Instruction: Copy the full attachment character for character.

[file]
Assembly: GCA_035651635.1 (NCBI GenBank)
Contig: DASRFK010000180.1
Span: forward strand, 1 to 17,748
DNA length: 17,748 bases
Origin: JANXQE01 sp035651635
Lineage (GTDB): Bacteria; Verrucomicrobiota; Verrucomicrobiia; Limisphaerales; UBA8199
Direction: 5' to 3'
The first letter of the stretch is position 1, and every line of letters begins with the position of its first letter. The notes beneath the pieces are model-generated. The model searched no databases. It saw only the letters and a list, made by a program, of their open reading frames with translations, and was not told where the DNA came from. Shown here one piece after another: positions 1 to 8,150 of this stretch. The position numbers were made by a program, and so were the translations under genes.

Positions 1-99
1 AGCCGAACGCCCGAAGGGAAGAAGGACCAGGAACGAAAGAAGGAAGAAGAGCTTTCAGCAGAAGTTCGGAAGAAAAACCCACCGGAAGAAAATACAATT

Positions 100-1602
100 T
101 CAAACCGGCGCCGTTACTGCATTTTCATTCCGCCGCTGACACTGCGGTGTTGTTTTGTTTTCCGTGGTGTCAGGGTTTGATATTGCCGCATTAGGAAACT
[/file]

Assembly: GCA_035651635.1 (NCBI GenBank)
Contig: DASRFK010000180.1
Span: forward strand, 1 to 17,748
DNA length: 17,748 bases
Origin: JANXQE01 sp035651635
Lineage (GTDB): Bacteria; Verrucomicrobiota; Verrucomicrobiia; Limisphaerales; UBA8199
Direction: 5' to 3'
The first letter of the stretch is position 1, and every line of letters begins with the position of its first letter. The notes beneath the pieces are model-generated. The model searched no databases. It saw only the letters and a list, made by a program, of their open reading frames with translations, and was not told where the DNA came from. Shown here one piece after another: positions 1 to 8,150 of this stretch. The position numbers were made by a program, and so were the translations under genes.

Positions 1-99
1 AGCCGAACGCCCGAAGGGAAGAAGGACCAGGAACGAAAGAAGGAAGAAGAGCTTTCAGCAGAAGTTCGGAAGAAAAACCCACCGGAAGAAAATACAATT

Positions 100-1602
100 T
101 CAAACCGGCGCCGTTACTGCATTTTCATTCCGCCGCTGACACTGCGGTGTTGTTTTGTTTTCCGTGGTGTCAGGGTTTGATATTGCCGCATTAGGAAACT